Say, instead of marching from Valluvar Kottam or Jantar Mantar or August Kranti Maidan, that I had spent my time admonishing people for feeding stray dogs outside my house, soliloquising on my blog against the notion that science communicators are experts at nothing, and leaving the waiter a large tip when my father isn’t looking. What would you have said to me, or of me?

What is protest? What does it mean to resist? If in the post-fascist society we expect to rediscover the roots of a functional democracy, we must also expect to find here peaceable people – people able to trust one-another, who aren’t just keen to rationalise how X or Y resisted without joining a protest – arguably a basal instinct – but who can recognise demons they themselves may not have faced, and tip their hats to the silent fight to resist their temptations. If fascism is such a chimerical threat, would it not incubate more than one kind of monster as well?

Here, a third man comes to mind. L was a journalist with an organisation that was uninhibitedly angered by The Time and its attendant perversions. For this reason, L was automatically accorded a measure of respect and admiration in certain circles, especially those populated by people equally angered by The Time. L had heard some even say they would have liked to work with him in his organisation. Very flattering.

However, such flattery only complicated matters for L because he was almost constantly depressed. Where one might have taken a break from the news by diving into their work, L paid his bills by keeping his faced pressed tightly against the grindstone. He found it nearly impossible to disengage even as the sparks of cynicism and pessimism flying forth singed his psyche.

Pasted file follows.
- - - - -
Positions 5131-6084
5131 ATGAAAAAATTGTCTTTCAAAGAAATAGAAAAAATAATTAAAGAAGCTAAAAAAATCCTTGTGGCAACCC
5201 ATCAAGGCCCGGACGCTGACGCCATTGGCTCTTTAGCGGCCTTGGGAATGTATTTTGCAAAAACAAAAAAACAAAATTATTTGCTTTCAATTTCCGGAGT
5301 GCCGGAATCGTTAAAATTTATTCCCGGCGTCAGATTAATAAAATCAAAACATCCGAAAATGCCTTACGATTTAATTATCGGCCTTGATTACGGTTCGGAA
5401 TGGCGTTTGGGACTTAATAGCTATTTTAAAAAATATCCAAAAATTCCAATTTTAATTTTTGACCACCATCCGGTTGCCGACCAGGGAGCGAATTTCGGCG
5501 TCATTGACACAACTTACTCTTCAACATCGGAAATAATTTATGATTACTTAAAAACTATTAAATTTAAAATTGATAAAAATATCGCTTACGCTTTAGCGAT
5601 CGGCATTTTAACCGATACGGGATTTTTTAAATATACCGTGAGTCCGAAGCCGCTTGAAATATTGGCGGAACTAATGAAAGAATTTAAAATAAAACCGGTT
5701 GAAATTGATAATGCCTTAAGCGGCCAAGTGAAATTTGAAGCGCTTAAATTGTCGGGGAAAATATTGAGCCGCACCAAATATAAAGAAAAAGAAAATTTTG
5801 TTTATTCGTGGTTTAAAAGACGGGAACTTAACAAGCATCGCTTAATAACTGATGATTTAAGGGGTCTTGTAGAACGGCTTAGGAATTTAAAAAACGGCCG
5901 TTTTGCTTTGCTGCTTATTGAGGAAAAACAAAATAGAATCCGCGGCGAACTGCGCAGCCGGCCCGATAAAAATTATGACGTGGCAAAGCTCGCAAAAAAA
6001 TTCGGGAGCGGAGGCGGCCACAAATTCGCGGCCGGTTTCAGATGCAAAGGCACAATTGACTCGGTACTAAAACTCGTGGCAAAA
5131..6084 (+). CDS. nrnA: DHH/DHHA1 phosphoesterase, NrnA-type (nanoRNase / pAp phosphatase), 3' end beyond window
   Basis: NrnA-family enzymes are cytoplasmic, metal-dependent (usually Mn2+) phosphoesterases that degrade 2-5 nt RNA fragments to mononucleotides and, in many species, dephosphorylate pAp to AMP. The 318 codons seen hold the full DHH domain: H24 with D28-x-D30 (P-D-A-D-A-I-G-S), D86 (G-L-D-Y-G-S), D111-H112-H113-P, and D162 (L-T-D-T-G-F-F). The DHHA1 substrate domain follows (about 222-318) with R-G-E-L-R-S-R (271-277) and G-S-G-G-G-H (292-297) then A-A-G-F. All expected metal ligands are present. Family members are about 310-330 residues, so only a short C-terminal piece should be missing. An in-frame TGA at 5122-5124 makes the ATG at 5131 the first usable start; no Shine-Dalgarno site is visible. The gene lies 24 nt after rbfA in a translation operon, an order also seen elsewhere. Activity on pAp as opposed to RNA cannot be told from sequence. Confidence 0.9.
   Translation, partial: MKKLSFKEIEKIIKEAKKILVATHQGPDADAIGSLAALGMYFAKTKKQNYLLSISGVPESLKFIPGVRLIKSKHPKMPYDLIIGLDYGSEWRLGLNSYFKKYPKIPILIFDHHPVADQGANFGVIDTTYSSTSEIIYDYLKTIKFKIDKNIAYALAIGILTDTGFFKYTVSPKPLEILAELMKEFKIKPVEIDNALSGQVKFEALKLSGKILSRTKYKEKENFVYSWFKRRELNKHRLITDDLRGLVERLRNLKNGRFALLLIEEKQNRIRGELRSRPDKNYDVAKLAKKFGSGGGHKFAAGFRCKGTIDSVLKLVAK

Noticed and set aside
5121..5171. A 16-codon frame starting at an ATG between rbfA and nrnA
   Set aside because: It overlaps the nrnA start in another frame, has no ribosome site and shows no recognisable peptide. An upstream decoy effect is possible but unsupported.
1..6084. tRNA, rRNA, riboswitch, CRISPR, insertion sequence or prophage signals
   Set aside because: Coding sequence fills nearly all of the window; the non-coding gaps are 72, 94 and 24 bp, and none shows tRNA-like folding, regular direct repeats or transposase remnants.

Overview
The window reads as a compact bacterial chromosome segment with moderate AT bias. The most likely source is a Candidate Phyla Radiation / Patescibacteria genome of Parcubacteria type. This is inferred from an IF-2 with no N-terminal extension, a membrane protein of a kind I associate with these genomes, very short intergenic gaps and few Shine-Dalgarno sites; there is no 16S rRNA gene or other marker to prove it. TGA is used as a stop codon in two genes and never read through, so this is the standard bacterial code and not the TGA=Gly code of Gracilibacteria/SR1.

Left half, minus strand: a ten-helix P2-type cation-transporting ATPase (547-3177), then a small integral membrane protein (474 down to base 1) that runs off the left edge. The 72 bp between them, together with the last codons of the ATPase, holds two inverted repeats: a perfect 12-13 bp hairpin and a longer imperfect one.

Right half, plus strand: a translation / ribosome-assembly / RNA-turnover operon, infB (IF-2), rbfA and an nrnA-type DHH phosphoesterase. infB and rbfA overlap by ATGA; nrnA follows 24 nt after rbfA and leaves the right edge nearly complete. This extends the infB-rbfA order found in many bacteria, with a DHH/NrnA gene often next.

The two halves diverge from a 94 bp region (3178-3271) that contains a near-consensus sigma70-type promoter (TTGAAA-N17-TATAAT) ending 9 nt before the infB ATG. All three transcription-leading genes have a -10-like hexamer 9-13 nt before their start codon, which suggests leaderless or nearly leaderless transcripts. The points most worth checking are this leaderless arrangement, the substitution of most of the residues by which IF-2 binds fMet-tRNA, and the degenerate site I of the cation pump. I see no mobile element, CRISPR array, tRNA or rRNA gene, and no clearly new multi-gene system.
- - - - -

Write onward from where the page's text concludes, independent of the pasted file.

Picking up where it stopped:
But he resisted. Every morning, he woke up, walked to the mirror and spent ten minutes muttering words of encouragement. Every time the Delhi police thrashed university students without provocation, he fought back tears and found ways to help his colleagues with their reports. Every time the voice in his head screamed at him for being so utterly incapable of moving the needle, L willed himself to step away from the darkness and go for a walk. Every time he wanted to leave, he found ways to stay.

The impetus for the resistance of L was to remain a productive and thinking citizen, to do what one could (the adjectives ‘big’ and ‘little’ rendered completely meaningless), to push the paddle against the current and journey upstream at whatever pace one could muster, until one day, he reached the shore to walk among his compatriots, to join them in pleasant conversation.


This does mean giving someone the benefit of your doubts, and yes, doing so is a precarious thing in a fascist regime, when even the slightest inclination towards granting an offender a second chance could spell doom. But fascism is a great corrupter as well, rivalling Morgoth Bauglir himself, and if the simple tokens and rituals with which we once forged trustful relationships between ourselves no longer work, whose fault is it: those about whom we know little or those whom we know for sure to be fascists, their faces the faces of The Time itself?

In the words of Joseph Brodsky, 1984 (source):

No matter how daring or cautious you may choose to be, in the course of your life you are bound to come into direct physical contact with what’s known as Evil. I mean here not a property of the gothic novel but, to say the least, a palpable social reality that you in no way can control. No amount of good nature or cunning calculations will prevent this encounter. In fact, the more calculating, the more cautious you are, the greater is the likelihood of this rendezvous, the harder its impact. Such is the structure of life that what we regard as Evil is capable of a fairly ubiquitous presence if only because it tends to appear in the guise of good. You never see it crossing your threshold announcing itself: “Hi, I’m Evil!” That, of course, indicates its secondary nature, but the comfort one may derive from this observation gets dulled by its frequency.